The second most unjust citation in my 50+ years of driving was in Massachusetts. My truck was full of Sport Illustrated magazines. Winter weather driving was dicey. The left two lanes were covered with five inches of mainly untracked snow and not a single vehicle driving there. The right two lanes were similar except with a bit more traffic. I caught up to the line of traffic in the second lane from the right, traveling at about 30 mph. I decided to pass on the left since I had great traction and good visibility. I was traveling at 50 mph when I noticed a police car in the lineup of traffic. He eventually began following me even though he was slipping and sliding a bit. He tried to follow but didn’t have as good traction up the grade as I did. He eventually caught up to me after I was already pulled over by another officer. The first officer gave me three citations: one for truck lane restriction, one for driving too fast for conditions, and one for fleeing from a police officer. At my court trial, I was able to have the second two citations dismissed by plea bargaining.

The spirit of the truck lane restriction law is to keep trucks from holding up traffic in those lanes. I felt it really would have been unsafe for me to pass the line of traffic on the right and I also would have had to slow down in case one of the other vehicles had lost control due to the bad road conditions.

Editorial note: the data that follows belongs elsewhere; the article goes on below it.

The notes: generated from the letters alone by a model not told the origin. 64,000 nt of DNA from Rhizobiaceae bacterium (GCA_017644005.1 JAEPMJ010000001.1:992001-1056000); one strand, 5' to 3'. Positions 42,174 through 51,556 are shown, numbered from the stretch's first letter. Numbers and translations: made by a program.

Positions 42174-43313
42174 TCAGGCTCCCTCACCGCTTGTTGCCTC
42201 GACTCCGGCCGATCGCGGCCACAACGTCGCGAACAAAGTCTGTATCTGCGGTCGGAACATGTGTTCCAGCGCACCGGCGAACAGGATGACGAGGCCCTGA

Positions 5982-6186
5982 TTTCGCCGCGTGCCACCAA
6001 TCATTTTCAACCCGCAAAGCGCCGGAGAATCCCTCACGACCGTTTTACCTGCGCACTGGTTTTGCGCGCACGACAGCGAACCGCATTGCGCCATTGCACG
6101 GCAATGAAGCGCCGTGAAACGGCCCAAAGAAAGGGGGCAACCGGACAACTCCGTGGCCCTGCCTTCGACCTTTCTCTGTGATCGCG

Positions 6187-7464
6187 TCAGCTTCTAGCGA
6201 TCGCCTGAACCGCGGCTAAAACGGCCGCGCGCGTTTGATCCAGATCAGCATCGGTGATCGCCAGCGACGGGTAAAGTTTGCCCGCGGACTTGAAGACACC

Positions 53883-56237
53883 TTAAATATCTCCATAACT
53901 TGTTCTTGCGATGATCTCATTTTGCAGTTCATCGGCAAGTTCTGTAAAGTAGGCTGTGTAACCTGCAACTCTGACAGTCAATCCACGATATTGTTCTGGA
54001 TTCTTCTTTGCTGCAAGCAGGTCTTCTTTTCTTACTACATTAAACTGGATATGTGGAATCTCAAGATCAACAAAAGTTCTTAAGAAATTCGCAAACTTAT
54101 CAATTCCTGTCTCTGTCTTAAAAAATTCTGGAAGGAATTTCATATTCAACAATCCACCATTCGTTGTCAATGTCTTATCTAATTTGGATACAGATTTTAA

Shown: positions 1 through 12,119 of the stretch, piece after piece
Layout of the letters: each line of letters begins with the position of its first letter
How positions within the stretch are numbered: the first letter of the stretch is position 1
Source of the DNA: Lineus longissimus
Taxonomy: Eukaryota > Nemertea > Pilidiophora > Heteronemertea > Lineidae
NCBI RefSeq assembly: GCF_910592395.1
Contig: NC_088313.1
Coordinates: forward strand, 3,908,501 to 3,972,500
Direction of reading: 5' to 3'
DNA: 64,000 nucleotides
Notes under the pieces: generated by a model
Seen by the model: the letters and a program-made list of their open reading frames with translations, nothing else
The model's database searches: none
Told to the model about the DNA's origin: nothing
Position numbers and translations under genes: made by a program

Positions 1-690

Even though these citations happened years ago, they affected my driving and my attitude towards law enforcement. For eleven years and a million miles, I drove the exact speed limit by checking my speedometer every two seconds. I got the best fuel mileage in the fleet for many years, but drivers did not want to get behind me because I held them up way too much.

I found in many places that speed limits weren’t posted but were still enforced. Many towns have blanket speed limits and many times these limits are not posted on any street. You are just supposed to know somehow.

The police have got you unless you stop in every township, town, city, or municipality and inquire as to these ridiculous speed limit laws or drive 15 mph all the time on all roads.

I never went that far, so I guess, I still maintain some reasoning skills. But I did stop at many police stations in the Mid-Atlantic States to complain about specific speed limits and to learn the specific speed posting practices. I wanted to know how that related to me and how I could obey these limits precisely.

I now live in Alaska. We have similar speed trap issues here.

Driving is a social action. Those of us in the driving culture could benefit all drivers by verbalizing the ins and outs of driving, so it is understood by more people.

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One Response to “A Reflection on 5.5 Million Miles of Driving”

  1. James C. Walker says:

    Merrill Gehman points out what most drivers instinctively understand – a very high proportion of posted speed limits are set arbitrarily for political reasons, not to enhance safety, and these improper arbitrary limits sometimes actually degrade safety. They DO, however, prove to be very profitable for speed trap enforcement.